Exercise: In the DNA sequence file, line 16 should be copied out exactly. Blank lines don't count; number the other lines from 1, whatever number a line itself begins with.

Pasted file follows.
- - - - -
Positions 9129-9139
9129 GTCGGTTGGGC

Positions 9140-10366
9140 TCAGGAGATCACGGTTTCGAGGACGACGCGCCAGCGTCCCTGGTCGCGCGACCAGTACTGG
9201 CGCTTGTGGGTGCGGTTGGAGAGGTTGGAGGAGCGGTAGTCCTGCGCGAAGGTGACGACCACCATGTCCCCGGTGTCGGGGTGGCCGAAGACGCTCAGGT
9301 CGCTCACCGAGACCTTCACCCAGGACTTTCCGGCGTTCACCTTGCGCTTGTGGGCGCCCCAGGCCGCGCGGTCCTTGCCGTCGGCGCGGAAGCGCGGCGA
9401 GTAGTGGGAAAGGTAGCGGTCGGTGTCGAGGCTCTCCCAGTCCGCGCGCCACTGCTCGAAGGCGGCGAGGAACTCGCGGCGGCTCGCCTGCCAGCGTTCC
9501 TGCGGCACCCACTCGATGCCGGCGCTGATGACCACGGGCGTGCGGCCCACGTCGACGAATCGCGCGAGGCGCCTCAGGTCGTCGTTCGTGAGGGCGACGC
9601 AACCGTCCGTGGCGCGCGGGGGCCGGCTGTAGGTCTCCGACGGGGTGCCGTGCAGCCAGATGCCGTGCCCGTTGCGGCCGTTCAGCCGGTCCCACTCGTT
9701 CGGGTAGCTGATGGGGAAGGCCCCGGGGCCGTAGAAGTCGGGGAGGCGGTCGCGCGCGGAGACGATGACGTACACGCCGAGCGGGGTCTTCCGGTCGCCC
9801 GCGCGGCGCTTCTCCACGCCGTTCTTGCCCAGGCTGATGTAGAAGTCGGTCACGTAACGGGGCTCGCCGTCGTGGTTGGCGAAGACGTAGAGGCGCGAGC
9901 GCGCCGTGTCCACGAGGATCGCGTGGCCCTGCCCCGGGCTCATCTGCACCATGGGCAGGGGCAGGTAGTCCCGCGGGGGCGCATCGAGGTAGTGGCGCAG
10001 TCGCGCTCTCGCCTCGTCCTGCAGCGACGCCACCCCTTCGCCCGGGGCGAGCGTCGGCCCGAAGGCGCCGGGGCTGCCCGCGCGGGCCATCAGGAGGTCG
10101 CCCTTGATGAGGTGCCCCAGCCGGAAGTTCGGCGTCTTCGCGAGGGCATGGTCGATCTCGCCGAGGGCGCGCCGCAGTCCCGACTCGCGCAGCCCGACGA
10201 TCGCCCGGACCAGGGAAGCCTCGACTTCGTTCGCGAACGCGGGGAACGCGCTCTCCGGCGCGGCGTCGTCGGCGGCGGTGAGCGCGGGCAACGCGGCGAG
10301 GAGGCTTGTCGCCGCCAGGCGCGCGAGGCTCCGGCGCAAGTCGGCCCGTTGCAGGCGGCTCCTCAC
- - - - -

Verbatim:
10301 GAGGCTTGTCGCCGCCAGGCGCGCGAGGCTCCGGCGCAAGTCGGCCCGTTGCAGGCGGCTCCTCAC